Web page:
Tags: Average | market | risk | jobs

'Average Is Over' Defines New Investment Environment

By    |   Wednesday, 30 Oct 2013 07:42 AM

George Mason University economist Tyler Cowen recently wrote a book called "Average is Over," which details how technology is contributing to a growing economic divide.

He points out that low-skill jobs (like janitors) will be needed as technology improves, and upper-income jobs will always be available for the highly skilled individual. Average careers, such as middle management or bank tellers, are less viable, and that will drive changes in society.

The end of average might also be a summary of the current investment environment. Average returns seem like a thing of the past. Simple strategies like equity index funds and bond funds no longer meet the needs of most investors.

Stocks have done well this year and have actually provided double-digit gains in four of the past five years, including 2013 so far. In 2011, the year without double-digit gains, the Standard & Poor's 500 was unchanged. While the past five years have been strong, investors are often haunted by the memory of 2008.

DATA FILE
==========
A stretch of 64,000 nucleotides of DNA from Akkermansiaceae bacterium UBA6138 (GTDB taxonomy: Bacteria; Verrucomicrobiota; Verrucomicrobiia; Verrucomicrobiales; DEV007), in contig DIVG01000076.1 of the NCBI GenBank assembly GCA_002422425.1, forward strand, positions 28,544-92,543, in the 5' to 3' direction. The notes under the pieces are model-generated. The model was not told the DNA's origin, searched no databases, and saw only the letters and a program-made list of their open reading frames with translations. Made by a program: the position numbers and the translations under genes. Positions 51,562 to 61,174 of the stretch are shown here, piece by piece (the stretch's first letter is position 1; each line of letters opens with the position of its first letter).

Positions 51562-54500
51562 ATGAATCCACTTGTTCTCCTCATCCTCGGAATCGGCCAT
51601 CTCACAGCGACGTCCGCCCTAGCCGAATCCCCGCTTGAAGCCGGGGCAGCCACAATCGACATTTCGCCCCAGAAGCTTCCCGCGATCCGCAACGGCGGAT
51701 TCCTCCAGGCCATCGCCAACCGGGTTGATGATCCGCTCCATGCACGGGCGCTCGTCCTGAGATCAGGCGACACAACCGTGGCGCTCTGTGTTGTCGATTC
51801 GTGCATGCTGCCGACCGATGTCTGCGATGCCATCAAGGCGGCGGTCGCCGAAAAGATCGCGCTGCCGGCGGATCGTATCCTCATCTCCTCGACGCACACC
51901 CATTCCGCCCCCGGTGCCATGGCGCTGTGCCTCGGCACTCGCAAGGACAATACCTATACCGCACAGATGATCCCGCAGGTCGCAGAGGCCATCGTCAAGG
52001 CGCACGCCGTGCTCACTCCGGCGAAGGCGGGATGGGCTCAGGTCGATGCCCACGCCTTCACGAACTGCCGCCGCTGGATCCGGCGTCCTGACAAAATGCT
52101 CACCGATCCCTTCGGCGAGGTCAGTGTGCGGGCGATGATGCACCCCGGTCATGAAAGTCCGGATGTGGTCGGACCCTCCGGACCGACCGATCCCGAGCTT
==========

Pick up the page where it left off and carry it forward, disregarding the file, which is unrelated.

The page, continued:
On the fixed-income side, interest rates are low and have been for several years. They are also likely to stay low for several years, as the economy continues to reduce the availability of average careers.

In the future, investors should not expect average. Risk in equity markets is perceived to be above average and returns from fixed-income investments are below average. To survive in this environment, investors must adapt.

Index funds expose investors to 100 percent of the risk of the market and investors should consider active strategies to decrease risk. They must also increase risk exposure in fixed-income investments to obtain income in a low-rate world.

Average is over for the economy, for equity investors and for fixed-income investors. New investment strategies are needed and risk needs to be redefined.

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MichaelCarr
George Mason University economist Tyler Cowen recently wrote a book called "Average is Over," which details how technology is contributing to a growing economic divide.
Average,market,risk,jobs
295
2013-42-30
Wednesday, 30 Oct 2013 07:42 AM
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